Since I began collecting historic arms in the mid-1980s, I always wanted to have the correct bayonet to go with each gun. Without the bayonet they just didn’t seem complete. The good thing …
Since I began collecting historic arms in the mid-1980s, I always wanted to have the correct bayonet to go with each gun. Without the bayonet they just didn’t seem complete. The good thing about buying a bayonet is that they are fairly affordable. Now there are extremely rare bayonets that sometimes cost as much as the gun or more, but for the basic historic firearm they are within reach financially.
What sparked this blog? I recently picked up a large collection of historic arms and with it a few thousand bayonets. Yes, a few thousand. It’s only been the last few weeks that I have had the time to go through it all and try to organize it. There are bayonets from all over the world for a large variety of arms, but as I went through the collection, I realized I had every bayonet (and many multiples) for the standard U.S. military musket or rifle on my office shelves. Now there are weird variations and I have some of those also, but after swimming in bayonets for a few days, I decided to take a break, write this blog, and lay the basic examples out on a table.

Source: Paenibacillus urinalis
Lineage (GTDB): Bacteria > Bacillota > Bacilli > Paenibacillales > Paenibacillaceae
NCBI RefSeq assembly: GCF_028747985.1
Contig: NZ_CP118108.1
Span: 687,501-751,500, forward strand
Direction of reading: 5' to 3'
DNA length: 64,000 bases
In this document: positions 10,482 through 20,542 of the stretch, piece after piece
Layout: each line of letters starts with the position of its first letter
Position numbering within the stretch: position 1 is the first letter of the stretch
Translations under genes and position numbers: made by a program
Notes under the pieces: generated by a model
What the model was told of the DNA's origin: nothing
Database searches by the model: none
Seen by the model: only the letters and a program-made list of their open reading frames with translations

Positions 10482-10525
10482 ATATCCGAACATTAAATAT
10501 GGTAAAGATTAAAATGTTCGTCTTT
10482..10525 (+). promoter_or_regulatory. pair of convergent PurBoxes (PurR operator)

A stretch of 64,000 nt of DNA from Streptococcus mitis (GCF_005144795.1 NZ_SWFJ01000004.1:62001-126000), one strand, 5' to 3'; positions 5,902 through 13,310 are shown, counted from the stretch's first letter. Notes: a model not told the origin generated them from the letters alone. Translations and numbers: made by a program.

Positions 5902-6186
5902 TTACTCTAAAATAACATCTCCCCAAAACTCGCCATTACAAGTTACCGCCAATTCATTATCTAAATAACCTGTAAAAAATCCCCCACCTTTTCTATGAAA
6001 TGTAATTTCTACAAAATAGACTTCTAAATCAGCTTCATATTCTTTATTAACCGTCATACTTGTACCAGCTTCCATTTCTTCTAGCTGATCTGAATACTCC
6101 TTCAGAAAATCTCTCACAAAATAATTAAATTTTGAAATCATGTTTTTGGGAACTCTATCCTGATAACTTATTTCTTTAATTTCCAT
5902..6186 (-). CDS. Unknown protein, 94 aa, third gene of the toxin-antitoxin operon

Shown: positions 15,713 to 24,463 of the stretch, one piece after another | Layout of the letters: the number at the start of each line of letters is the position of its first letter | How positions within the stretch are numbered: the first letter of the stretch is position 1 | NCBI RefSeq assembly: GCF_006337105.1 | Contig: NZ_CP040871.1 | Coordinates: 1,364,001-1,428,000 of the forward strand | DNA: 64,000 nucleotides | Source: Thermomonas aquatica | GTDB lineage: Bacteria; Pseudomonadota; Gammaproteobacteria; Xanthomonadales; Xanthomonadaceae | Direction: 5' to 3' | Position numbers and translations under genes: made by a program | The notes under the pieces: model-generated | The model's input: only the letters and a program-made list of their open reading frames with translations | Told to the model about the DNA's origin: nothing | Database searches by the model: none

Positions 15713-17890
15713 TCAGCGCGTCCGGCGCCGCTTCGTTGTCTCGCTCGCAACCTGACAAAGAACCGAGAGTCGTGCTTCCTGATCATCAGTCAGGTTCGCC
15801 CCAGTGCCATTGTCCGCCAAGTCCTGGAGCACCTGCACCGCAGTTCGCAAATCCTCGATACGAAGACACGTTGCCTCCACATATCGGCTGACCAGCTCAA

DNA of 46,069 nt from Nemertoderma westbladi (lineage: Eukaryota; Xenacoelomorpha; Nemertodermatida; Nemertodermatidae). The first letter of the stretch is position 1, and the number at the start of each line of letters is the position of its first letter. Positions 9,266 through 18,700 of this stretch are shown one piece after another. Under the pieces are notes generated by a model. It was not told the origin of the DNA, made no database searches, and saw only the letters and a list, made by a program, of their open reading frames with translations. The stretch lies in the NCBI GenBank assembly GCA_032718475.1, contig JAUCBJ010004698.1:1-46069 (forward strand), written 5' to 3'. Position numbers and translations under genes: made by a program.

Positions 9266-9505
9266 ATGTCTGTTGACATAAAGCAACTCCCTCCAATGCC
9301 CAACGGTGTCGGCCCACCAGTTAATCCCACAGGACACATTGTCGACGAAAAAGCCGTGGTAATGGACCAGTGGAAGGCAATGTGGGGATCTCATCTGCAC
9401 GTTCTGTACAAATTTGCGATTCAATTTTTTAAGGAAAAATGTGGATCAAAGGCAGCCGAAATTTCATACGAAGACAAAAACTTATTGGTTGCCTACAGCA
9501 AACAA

It was kind of cool to pick each one off the shelves and place them in order. The evolution to today was kind of interesting to see. The socket bayonet became the standard in the early 18th century and continued till the 1870s. So even if we start in 1775 when the American Revolution broke out, the socket bayonet was still being used 100 years later. It seems it wasn’t till the late 19th century when trials were being done to see if the bayonet could be a little more utilitarian, like the Model 1869 and Model 1873 trowel bayonet (the Model 1873 is the funky looking one in the group photo). The trowel didn’t seem to work out too well and a collapsible rod bayonet was then used for a bit. By 1894, a new bayonet came onto the scene which looked closer to a Mauser-style blade form to fit the Model 1892 Krag-Jorgensen rifle. When the Model 1903 Springfield bolt-action rifle was introduced, it initially had a collapsible rod bayonet but that didn’t last for long. By 1905, the rod bayonet was gone, and the majority of the Model 1903 rifles had those ramrods and parts removed and a new bayonet came out. The Model 1905 bayonet was similar to the Krag bayonet but had a 16” long blade instead of the 11 5/8” blade on the Krag. This style of bayonet carried through both World War I and II with some modifications and shortened for the M1 Garand rifle in 1942. The next series of bayonets all look fairly similar, the M4 for the M1 carbine, M5 for the Garand in 1952, the M6 for the M-14 rifle, The M7 for the M-16 rifle during the Vietnam War, and finally the M9 which was adopted in 1986.
Hard to discuss all of this in a short blog, but there are some great bayonet reference books out there. One I use a lot is Bayonets of the World The Complete Edition by Paul Kiesling.
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